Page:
One of the biggest problems facing artists everywhere (and this includes musicians, actors, and all the art forms) is that all of your energy goes in to creating something beautiful for the world to see, hear, or touch etc. But the conundrum lies in that once it has been created, who will see it and how?
If all of your energy goes in to the creation of a project (as it should to truly create something special) then when will you get a chance to promote it? And, to be fair if your skills are not in marketing/PR how would you go about doing it even if you had the time?
There’s nothing to me more depressing than undiscovered art so here are some examples of how some artists have done it well and how you could perhaps do the same, or at least get some ideas so your next project gets the attention it deserves.
The basics of Internet marketing:
Email – If you have a list of contacts already then you can send them regular updates for only a small monthly fee with some of the bigger email providers. This is very effective if your list of contacts is of high quality (i.e. old customers).
Social Media – Facebook, MySpace and BeBo give you an opportunity to contact a lot of people in one go and promote your exhibitions and new artwork. This is relatively time consuming because you have to always be there chatting away to people but it is effective if you can get a lot of followers.
Blogging – If you start a blog or website you could let the whole world know about your latest activities. This does carry with it similar problems than the original one this post is about (i.e. how to get traffic to it), although if you are engaging in the above mentioned activities then it should help to do this for you.
Slightly more adventurous examples:
Merchandising – New York based artist Joshua Davis got his designs on a range of BlackBerry mobile phone cases which should give him international exposure. How exactly he did this is not 100% obvious but by approaching businesses in your area to have your designs included in their marketing, advertising, or merchandise projects could get you some great exposure. You are effectively giving away your designs to them for free but it will be seen by many more people this way.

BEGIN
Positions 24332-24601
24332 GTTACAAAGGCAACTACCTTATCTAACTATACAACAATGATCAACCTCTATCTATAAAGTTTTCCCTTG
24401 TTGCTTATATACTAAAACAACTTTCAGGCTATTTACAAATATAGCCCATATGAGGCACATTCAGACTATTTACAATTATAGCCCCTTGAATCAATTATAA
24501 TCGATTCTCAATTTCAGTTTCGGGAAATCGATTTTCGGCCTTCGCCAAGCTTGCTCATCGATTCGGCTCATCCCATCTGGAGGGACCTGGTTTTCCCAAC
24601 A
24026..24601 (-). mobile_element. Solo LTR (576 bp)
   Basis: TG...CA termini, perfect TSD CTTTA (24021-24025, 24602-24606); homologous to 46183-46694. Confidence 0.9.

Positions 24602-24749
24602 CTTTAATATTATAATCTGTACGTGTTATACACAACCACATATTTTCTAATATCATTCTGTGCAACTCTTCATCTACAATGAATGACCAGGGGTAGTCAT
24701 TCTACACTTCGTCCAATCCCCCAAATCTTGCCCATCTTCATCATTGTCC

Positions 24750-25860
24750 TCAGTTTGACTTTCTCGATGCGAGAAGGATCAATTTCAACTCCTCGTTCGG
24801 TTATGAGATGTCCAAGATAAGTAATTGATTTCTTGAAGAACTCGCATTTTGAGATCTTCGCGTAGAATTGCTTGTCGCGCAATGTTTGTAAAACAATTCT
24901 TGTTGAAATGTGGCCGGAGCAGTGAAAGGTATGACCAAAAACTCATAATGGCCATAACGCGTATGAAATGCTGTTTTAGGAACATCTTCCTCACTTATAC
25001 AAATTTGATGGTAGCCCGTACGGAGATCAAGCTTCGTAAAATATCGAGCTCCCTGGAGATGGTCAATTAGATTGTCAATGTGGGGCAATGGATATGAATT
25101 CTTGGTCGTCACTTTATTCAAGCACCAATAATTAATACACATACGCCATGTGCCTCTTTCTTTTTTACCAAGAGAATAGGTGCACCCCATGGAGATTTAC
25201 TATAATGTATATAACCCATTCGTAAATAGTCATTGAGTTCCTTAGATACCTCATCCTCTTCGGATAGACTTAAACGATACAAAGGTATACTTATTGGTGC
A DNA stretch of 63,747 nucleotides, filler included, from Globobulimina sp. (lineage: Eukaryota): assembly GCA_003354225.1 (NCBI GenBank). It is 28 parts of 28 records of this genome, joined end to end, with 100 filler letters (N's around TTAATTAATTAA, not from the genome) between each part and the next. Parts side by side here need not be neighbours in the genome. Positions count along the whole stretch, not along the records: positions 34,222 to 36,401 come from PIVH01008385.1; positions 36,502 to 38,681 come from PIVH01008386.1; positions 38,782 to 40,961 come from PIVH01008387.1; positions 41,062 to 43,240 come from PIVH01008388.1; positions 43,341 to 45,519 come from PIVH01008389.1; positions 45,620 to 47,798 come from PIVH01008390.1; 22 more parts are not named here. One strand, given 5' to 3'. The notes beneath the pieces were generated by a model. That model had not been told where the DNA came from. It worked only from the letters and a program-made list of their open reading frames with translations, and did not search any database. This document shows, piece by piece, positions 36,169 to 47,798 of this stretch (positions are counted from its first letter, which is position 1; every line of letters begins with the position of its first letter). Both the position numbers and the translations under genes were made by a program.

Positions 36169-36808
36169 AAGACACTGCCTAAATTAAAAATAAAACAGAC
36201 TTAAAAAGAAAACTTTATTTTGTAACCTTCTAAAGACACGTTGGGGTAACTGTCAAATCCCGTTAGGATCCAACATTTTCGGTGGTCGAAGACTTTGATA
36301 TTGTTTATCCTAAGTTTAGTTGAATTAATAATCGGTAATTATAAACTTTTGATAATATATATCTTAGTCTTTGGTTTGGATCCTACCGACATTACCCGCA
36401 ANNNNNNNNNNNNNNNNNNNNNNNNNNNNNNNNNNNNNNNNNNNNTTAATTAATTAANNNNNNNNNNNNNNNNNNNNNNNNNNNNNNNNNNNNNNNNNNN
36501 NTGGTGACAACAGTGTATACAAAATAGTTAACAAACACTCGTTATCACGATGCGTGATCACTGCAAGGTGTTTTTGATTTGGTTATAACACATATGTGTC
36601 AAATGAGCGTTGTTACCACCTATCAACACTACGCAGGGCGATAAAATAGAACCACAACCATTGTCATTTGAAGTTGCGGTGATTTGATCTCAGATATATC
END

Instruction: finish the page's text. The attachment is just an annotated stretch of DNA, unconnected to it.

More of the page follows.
Celebrity endorsements – If you are a fashion designer one of the best things you can do is get a celebrity to wear your clothing. But this principle works similarly well for artwork, or even music. The endorsement of a celebrity; who already gets a lot of exposure can get you in the press. Even if it is just the local paper and the celeb is your MP or small time TV actor, a hook is all you need to get a story printed and yourself some free exposure.
Shock and Awe – This is really typified by Damien Hirst who has managed to create a media thunderstorm around his work by being so controversial. Cutting animals in half to create shock and then covering human skulls in diamonds and creating awe. If you can come even close to replicating this kind of activity then you’re on easy street.
Mystic - A good example of this is Banksy; the street artist who’s socially controversial artwork in places of prominence around London and the rest of the UK has gained a lot of notoriety in the press. His excellent use reclusion and mystic has helped significantly in this area also. (Who is Banksy? They all ask...)
I really hope this has been of interest at least but helpful as well if you are looking to promote your artwork in the near future. This is not a how to guide but a thought provoking post which I hope does its intended job. I would really love to hear about your successes in this area so please comment below if you wish.